- Remote management – Eclipse Kura provides a remote management solution based on the MQTT protocol, that allows to monitor the overall health of an IoT gateway, in addition to control (install, update, modify settings) the software it’s running.
Eclipse SmartHome provides an IoT gateway platform that is specifically focused on the home automation domain. An Eclipse SmartHome stack would including the following:
- Operating System – Linux (Ubuntu/Ubuntu Core, Yocto-based linux distribution), Windows or macOS.
- Application Container or Runtime Environment – Eclipse Equinox or Eclipse Concierge (OSGi Runtimes).
- Communication and Connectivity – Eclipse SmartHome brings support for many off-the-shelf home automation devices such as Belkin WeMo, LIFX, Philips Hue, Sonos, etc. Eclipse SmartHome focuses on enabling home automation solutions to communicate within an “Intranet of Things” ; therefore offline capabilities are a paramount design goal.
- Data Management & Messaging – Eclipse SmartHome has an internal event bus, which can be exposed to external systems through e.g. SSE or MQTT. It furthermore provides mechanisms for persisting values in databases and for running local business logic through a rule engine.
- Remote Management – Eclipse SmartHome supports device onboarding and configuration through its APIs. It furthermore provides an infrastructure to perform firmware update of connected devices.
Eclipse 4DIAC provides an industrial-grade open source infrastructure for distributed industrial process measurement and control systems based on the IEC 61499 standard. 4DIAC is ideally suited for Industrie 4.0 and Industrial IoT applications in a manufacturing setting.
The IEC 61499 standard defines a domain specific modeling language for developing distributed industrial control solutions by providing a vendor independent format and for simplifying support for controller to controller communication.
Open Source Stack for IoT Cloud Platforms
The Eclipse IoT Community has a number of projects that are focused on providing the functionality required for IoT cloud platforms.
Eclipse Kapua is a modular platform providing the services required to manage IoT gateways and smart edge devices. Kapua provides a core integration framework and an initial set of core IoT services including a device registry, device management services, messaging services, data management, and application enablement.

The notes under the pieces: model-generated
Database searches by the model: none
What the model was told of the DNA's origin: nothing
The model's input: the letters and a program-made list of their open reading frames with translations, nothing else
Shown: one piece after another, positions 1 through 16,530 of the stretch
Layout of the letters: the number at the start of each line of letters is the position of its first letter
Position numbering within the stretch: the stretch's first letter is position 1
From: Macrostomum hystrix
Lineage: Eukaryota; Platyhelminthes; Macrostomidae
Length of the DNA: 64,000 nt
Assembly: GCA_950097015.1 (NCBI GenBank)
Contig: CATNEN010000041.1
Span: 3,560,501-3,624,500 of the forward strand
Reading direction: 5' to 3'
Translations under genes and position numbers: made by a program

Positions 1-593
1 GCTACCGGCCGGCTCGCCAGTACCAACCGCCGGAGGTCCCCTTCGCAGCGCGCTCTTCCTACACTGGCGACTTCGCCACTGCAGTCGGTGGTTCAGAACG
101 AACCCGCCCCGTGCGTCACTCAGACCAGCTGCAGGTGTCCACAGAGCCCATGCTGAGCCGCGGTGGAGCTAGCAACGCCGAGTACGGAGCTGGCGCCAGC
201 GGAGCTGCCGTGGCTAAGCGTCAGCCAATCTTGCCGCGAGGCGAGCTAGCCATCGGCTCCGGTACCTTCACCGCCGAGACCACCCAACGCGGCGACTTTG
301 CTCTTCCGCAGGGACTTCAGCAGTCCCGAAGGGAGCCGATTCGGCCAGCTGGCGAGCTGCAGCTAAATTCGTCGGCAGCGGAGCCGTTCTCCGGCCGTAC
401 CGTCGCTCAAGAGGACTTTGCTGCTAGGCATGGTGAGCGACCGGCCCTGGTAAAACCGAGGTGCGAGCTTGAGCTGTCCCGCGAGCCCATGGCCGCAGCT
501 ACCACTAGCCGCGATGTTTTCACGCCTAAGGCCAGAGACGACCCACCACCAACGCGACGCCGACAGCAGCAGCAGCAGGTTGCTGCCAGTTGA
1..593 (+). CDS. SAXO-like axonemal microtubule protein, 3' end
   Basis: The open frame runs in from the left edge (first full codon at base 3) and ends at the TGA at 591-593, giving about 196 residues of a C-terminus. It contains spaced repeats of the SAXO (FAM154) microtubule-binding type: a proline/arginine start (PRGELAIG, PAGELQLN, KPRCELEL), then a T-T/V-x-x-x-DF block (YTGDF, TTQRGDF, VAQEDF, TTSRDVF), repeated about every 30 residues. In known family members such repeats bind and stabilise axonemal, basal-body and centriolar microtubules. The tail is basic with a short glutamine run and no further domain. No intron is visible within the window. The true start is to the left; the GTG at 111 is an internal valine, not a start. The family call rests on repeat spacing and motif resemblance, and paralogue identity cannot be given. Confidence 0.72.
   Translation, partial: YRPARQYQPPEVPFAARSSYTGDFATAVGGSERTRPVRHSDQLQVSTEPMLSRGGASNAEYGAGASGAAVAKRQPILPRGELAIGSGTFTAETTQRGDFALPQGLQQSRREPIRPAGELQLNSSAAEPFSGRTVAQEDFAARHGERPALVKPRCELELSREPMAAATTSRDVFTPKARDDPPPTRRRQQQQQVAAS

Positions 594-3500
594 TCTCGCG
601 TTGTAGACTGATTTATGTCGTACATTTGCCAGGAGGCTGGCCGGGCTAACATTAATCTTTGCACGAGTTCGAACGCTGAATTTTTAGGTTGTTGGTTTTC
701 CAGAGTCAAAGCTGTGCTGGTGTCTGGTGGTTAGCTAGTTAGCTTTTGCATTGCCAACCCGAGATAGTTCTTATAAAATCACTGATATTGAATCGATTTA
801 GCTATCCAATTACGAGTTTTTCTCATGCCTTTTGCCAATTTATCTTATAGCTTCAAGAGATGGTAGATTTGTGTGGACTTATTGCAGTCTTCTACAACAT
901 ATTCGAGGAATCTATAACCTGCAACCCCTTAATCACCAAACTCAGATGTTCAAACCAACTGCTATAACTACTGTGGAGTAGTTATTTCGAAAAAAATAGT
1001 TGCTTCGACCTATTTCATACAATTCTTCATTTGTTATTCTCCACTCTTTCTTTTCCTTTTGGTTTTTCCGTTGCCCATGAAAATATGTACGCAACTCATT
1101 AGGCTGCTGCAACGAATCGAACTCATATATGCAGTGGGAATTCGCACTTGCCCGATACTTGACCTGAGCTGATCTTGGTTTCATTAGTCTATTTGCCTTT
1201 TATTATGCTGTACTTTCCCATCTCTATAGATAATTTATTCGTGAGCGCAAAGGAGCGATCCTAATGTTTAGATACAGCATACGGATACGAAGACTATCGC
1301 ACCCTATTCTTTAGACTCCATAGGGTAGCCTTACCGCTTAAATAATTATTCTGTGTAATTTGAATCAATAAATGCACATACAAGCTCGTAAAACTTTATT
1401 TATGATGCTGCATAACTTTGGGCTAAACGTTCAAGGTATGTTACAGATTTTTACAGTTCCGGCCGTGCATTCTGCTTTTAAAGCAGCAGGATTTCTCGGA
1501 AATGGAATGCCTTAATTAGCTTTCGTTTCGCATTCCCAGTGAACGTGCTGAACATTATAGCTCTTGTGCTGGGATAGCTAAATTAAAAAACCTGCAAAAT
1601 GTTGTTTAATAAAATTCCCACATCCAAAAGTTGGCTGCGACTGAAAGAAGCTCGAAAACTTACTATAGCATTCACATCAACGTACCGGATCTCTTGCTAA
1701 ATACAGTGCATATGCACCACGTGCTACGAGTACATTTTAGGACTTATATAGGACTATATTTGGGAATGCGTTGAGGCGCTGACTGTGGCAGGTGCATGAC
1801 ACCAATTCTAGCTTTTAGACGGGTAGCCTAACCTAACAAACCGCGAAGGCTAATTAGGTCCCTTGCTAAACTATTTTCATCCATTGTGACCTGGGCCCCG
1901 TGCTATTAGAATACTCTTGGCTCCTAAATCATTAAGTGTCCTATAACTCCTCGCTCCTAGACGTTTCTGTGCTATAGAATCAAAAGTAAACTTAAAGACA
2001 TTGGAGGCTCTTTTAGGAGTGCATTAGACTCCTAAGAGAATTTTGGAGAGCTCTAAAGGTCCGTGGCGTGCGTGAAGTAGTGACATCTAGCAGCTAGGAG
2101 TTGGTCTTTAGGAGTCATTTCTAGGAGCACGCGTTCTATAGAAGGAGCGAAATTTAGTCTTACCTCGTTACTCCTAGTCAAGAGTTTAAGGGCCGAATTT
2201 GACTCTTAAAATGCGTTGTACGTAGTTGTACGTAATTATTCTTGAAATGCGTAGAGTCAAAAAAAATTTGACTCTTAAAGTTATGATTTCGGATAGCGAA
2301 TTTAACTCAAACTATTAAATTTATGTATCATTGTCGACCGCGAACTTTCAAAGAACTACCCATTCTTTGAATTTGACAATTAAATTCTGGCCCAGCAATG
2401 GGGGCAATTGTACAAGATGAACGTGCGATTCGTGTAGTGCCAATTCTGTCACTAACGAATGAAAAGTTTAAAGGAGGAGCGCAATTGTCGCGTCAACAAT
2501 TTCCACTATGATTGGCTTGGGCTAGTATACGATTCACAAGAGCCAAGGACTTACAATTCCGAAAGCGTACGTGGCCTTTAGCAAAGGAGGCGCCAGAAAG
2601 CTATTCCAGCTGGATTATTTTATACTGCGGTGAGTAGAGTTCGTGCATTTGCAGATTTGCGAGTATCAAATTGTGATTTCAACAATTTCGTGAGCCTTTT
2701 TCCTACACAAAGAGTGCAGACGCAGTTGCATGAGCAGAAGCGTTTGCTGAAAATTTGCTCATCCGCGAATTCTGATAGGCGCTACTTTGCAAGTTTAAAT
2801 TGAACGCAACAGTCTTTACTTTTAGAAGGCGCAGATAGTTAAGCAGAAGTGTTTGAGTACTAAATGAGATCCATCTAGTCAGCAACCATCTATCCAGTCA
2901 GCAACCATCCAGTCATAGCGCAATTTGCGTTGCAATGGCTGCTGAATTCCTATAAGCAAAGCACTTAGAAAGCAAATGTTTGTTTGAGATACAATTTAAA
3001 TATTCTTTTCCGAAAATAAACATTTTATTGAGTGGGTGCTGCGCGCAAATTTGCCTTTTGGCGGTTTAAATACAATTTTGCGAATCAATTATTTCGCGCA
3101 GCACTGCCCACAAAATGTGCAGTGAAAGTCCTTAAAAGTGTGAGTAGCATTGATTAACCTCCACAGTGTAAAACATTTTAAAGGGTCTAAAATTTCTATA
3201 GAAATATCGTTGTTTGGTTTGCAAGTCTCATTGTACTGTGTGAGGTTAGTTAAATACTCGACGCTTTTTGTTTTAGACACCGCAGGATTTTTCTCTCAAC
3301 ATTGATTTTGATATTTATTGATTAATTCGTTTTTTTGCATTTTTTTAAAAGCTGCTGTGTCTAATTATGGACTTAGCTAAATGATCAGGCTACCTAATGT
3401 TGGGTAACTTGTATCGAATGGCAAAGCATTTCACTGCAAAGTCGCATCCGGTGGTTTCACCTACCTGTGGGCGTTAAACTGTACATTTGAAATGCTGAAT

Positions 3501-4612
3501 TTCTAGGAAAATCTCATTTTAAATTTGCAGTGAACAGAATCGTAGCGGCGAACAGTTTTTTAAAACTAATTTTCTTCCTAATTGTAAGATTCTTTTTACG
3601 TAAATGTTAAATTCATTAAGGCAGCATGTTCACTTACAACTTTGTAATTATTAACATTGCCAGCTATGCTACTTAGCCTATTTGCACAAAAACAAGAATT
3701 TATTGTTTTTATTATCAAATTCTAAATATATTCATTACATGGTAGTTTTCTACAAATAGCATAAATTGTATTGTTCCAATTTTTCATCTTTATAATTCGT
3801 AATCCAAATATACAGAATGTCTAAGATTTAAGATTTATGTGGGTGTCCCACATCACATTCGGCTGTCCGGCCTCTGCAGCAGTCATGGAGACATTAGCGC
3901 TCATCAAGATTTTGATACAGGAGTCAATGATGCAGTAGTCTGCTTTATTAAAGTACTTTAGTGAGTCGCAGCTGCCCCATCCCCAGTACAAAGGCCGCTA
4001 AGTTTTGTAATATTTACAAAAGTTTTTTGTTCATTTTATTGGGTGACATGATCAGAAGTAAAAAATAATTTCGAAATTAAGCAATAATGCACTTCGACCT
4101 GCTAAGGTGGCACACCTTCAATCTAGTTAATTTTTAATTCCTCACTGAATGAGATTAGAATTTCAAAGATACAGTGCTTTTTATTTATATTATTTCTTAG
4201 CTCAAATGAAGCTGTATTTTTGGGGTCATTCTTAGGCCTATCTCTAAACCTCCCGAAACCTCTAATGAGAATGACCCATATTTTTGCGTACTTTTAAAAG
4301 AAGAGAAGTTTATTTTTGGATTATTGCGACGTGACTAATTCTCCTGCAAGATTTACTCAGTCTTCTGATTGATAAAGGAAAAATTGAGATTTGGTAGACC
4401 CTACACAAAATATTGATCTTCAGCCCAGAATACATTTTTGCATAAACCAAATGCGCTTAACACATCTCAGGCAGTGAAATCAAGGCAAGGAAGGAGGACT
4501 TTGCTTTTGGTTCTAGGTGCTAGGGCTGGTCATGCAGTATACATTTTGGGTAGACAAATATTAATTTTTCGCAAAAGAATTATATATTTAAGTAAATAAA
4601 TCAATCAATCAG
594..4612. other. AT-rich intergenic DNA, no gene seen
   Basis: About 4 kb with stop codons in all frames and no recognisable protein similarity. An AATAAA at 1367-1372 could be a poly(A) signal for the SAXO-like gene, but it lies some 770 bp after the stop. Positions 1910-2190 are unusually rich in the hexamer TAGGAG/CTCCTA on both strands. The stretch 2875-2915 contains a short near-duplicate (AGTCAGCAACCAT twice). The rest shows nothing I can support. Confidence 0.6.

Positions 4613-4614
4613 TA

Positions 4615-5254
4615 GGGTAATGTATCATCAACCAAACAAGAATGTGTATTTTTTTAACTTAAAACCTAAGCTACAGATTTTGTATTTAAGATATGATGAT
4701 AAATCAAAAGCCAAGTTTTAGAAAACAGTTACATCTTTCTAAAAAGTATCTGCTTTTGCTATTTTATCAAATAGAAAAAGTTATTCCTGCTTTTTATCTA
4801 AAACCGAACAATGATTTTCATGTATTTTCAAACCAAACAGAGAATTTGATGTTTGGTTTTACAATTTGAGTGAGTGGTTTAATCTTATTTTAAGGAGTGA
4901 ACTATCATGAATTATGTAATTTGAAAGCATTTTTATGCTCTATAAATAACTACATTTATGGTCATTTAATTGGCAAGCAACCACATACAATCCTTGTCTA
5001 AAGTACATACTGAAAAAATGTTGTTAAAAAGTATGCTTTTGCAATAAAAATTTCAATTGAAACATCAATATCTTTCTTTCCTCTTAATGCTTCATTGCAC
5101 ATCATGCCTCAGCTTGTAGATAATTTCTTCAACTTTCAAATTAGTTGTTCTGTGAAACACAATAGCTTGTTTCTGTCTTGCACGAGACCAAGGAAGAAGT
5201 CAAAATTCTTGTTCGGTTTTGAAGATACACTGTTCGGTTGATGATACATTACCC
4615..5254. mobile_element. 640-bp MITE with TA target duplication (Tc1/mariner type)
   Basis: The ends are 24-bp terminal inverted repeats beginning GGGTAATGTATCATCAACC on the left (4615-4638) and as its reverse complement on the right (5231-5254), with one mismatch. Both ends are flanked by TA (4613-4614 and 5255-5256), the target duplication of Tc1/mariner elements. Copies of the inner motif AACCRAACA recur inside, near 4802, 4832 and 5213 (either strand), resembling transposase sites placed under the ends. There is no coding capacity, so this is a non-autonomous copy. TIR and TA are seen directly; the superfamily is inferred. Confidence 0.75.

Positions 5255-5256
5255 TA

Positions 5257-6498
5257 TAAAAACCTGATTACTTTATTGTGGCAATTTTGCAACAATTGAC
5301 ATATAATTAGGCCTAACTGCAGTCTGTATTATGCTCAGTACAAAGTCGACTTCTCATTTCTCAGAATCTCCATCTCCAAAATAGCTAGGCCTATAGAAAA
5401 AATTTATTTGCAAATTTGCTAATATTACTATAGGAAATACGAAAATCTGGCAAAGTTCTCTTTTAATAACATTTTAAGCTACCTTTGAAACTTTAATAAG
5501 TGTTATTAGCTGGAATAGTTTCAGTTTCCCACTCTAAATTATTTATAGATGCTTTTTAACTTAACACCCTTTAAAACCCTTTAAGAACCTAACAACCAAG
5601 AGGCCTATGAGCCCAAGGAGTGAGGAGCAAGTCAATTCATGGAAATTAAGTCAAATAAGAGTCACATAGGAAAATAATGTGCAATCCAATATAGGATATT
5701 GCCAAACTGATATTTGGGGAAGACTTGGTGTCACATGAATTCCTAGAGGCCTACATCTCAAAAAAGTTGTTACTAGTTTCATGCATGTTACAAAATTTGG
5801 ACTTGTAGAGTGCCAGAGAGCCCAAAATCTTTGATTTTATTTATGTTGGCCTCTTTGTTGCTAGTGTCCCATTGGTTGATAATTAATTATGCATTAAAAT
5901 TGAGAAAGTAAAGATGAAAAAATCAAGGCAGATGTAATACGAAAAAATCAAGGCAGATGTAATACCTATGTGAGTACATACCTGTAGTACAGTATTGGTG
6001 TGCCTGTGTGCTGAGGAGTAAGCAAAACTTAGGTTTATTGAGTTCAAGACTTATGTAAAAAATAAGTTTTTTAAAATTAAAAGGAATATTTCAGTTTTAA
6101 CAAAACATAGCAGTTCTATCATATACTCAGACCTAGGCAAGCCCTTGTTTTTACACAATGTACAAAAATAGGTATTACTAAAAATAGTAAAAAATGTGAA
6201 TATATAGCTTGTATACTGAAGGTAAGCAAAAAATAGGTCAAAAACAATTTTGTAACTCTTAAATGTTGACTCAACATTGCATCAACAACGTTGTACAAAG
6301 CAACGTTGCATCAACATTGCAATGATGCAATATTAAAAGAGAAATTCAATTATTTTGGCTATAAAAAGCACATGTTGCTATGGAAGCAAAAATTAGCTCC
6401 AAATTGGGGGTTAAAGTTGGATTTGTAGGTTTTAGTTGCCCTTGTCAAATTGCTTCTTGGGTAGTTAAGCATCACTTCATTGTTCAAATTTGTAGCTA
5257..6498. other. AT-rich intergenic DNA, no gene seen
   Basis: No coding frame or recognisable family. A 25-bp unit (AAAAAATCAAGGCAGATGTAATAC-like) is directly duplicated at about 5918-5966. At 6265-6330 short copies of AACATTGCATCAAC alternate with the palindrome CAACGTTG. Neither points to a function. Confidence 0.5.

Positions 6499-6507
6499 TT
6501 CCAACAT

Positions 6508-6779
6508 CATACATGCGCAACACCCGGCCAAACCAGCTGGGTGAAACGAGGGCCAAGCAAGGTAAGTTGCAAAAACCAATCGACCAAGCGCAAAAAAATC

The goal of Eclipse Kapua is to create a growing ecosystem of micro services through the extensions provided by other Eclipse IoT projects and organizations.
Eclipse OM2M is an IoT Platform specific for the telecommunication industry, based on the oneM2M specification.
It provides a horizontal Common Service Entity (CSE) that can be deployed in an M2M server, a gateway, or a device. Each CSE provides Application Enablement, Security, Triggering, Notification, Persistency, Device Interworking, Device Management.
The Eclipse IoT community also has a number of standalone projects that provide functionality to address key features required for an IoT cloud platform. These projects can be used independently of Eclipse Kapua and over time some may be integrated into Kapua.
- Connectivity and Protocol Support
- Device Management & Device Registry
- Event Management & Application Enablement
- Analytics and Visualization
- Outside of the Eclipse IoT community there are many open source options for data analytics and visualization, including Apache Hadoop, Apache Spark, and Apache Storm.
- Within the Eclipse community, Eclipse BIRT provides support for dashboards and reporting of data stored in a variety of data repositories.
- Eclipse tinydtls provides an implementation of the DTLS security protocol, providing transport layer security between the device and server.
- Eclipse Keti provides an access control service that allows each stack in an IoT solution to protect their resources using a RESTful interface.
- Eclipse Unide is a protocol for Production Performance Management (PPM) in the manufacturing industry. It establishes an ontology for sharing machine performance information.
- Eclipse Whiskers implements the OGC SensorThings API that provides a standard way to share location based information for devices.
- Development Tools and SDKs
- Eclipse Vorto provides a set of tools and repository for creating device information models.
- Eclipse JDT and Eclipse CDT allow for integrated development of IoT solutions. For example, Eclipse Kura applications can be tested and debugged from within the Eclipse Java IDE (JDT).
- Eclipse Che provides a browser-based IDE that can be used for building IoT solutions. Open Source Stack for IoT Cloud Platforms.
An IoT Solution requires substantial amount of technology in the form of software, hardware, and networking.
In this white paper we have defined the software requirements across three different stacks. For the IoT industry to be successful, it needs to enable more than a succession of independent silos designed by one vendor that address just one business case at the same time. As examples, a connected car comprises MCUs from many different vendors, and a smart city or a smart factory will have a wide variety of sensors and gateways, and an even wider variety of companies looking at building end applications, etc.
The last twenty years have proven that open source software and open source communities are key providers of technology for the software industry. The Internet of Things is following a similar trend, and it is expected that more and more IoT solutions will be built on open source software.
For the past six years, the Eclipse IoT community has been very active in building a portfolio of open source projects that companies and individuals use today to build their IoT solutions.
If you are interested in participating, please join us and visit https://iot.eclipse.org .